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  • Writer's pictureThe Premises Studios

‘Madonna and Child’ at The Premises

UPDATE:  Friday April 8th 2011

The Police* are now investigating the death and arson threats we’ve been receiving in the last few days from so-called MJ fans enraged by the sculpture currently on show at The Premises. (*enraged Sting fans please note, we mean the Met police.)

‘Madonna and Child’ by Los Angeles based artist Maria von Kohler, is displayed in a high window at The Premises.

Michael Jackson fan sites around the world have been orchestrating a campaign against the sculpture. Although the artwork depicts a real event, with no additional comment, they see it as an attack on the late singer.

Viv Broughton, Chief Executive of The Premises, said “So far we haven’t been taking the threats very seriously but a few of them have become quite specific. The level of abuse has been extraordinary so we’re taking a few precautionary measures just to be on the safe side.”

Amongst the blizzard of misinformed blog comments (see below) is the suggestion that big money is somehow behind it. If only. For the record, the artist wasn’t paid and the work is not being offered for sale. It is not a commercial venture. Perhaps we should also say that quite obviously, the comments below are not to be taken as reflecting our own opinions. So try and be nice you lot, or we’ll set Mrs Watkins the studio cat on you.



March 6th 2011

‘Madonna and Child’, the sculpture currently on display at The Premises Studios in east London, has generated a large volume of complaints after it was featured on several Michael Jackson ‘fan-sites’.

Maria von Köhler, the artist who created the work, has issued the following statement in response:

“Personally I am pretty surprised at the overwhelming amount of negative reactions from the Michael Jackson fan base. I am referring specifically to the presumption by many that the piece was created as a negative, judgmental or ‘jokey’ commentary on Michael Jackson and his personal or professional life. This is not the case at all. In fact it is a representation of an actual incident as portrayed by the media, which was inevitably fuelled by a wide public of fans as well as critics of the star. The piece investigates the nature of the relationship between someone of unparalleled iconic status, the media and the public; the frenzy that subsequently ensued.”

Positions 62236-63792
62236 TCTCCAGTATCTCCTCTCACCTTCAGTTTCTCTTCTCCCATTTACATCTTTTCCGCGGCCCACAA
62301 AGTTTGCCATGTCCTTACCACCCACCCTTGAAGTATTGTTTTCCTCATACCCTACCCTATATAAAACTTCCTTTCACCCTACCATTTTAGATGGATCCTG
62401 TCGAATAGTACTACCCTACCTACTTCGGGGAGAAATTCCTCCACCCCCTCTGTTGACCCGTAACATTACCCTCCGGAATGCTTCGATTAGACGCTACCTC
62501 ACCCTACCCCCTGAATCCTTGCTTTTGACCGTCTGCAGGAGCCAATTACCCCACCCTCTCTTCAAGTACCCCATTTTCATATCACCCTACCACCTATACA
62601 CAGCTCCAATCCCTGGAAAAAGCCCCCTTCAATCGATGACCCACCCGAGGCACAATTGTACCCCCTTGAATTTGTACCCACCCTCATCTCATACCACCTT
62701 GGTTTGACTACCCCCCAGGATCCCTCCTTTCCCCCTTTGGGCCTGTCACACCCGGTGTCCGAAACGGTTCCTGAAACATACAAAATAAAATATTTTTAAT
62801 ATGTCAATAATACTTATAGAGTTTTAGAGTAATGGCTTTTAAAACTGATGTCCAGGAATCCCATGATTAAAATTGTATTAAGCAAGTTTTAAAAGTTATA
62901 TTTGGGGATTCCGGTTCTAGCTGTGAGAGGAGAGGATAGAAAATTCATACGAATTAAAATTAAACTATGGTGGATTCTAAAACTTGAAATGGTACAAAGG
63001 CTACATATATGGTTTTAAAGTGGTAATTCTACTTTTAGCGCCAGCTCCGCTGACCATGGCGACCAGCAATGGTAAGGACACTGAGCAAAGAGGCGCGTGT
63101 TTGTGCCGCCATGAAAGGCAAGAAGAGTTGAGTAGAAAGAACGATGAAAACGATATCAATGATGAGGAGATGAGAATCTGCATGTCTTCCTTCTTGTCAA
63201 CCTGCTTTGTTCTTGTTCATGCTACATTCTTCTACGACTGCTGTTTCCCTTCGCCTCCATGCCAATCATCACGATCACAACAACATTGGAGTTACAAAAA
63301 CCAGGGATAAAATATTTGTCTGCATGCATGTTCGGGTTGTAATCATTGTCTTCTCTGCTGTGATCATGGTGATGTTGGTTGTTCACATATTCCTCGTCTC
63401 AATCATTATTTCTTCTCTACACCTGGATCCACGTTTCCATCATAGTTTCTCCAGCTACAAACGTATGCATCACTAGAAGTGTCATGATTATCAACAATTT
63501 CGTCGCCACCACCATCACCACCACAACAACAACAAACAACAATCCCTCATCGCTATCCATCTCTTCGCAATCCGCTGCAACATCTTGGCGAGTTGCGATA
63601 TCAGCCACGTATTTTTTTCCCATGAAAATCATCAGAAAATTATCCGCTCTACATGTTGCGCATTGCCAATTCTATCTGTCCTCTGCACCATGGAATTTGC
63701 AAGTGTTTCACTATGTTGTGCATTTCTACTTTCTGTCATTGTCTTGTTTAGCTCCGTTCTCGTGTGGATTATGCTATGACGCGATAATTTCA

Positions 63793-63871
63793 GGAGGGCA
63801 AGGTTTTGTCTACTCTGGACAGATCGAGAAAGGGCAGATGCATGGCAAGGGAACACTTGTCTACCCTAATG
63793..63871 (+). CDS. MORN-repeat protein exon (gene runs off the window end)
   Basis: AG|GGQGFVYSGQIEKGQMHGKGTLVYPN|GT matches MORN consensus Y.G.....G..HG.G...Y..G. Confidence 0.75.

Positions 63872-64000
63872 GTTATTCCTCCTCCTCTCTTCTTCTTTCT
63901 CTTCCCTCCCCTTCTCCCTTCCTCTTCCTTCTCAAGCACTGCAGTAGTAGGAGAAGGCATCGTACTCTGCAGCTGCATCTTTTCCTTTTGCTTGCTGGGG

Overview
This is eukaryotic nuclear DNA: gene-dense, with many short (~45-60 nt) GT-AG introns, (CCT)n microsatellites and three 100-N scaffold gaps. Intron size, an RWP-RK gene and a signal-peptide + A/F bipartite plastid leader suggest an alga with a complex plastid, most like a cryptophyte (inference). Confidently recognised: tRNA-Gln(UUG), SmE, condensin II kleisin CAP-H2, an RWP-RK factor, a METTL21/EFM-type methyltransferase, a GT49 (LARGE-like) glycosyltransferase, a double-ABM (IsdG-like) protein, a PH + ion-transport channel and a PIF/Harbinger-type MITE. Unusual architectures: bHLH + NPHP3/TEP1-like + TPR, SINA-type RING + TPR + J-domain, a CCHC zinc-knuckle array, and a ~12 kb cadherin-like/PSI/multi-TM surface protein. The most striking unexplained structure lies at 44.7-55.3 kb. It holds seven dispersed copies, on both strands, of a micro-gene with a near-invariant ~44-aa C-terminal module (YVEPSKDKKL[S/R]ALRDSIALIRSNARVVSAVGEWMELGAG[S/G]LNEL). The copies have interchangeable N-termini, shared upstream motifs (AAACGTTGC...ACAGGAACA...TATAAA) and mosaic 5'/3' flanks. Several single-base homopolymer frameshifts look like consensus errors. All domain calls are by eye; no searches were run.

Viv Broughton, Premises CEO, has added this statement:

“How can a work of art that is faithful to a real event be construed as an attack on anyone? ‘Madonna and Child’ is as much about extreme fan worship as it is about Michael Jackson. By their fanatical devotion the fans made him into a sort of deity and inevitably he in turn began to behave like one. The sculpture depicts a moment of high drama. It’s certainly not meant to ridicule but neither is it a homage. It works on several levels, like a religious tableaux.”


As regular visitors here may have already noticed, there is a new sculpture suspended twenty feet up on the side of our building. Intriguingly, it’s called Madonna and Child and it’s been installed in our office window. Swedish-born sculptor Maria von Köhler spent six months, first modelling it in clay then, from a plaster mould, it was cast in polyester resin and finished in acrylic and wax.

Various Jackson ‘fan-sites’ are orchestrating a hate campaign against us (see blog comments below) thus illustrating the point that the sculpture is really about fan worship, about treating a singer like a deity.

Maria von Köhler has exhibited widely since she graduated with an MA from the Royal Academy Schools, Royal Academy of Arts in London in 2003. Her work is housed in collections worldwide, including The Zabludowicz Collection and The David Roberts Art Foundation, London. Von Köhler has held solo exhibitions at Seventeen, IMT and The Kiosk Project, London, as well as Seeline Gallery, Los Angeles and Galerie Lieser, Berlin. Other exhibition highlights include: When We Build Let Us Think We Build Forever, BALTIC, Gateshead; Larry’s Cocktails, Gagosian Gallery, London; National Geographic, Faggionato Fine Art, London; RightOn/Write Off, Chapman Fine Arts, London; Fresh, MOCA, Los Angeles; Selected Sculpture, Max Wigram Gallery, London.


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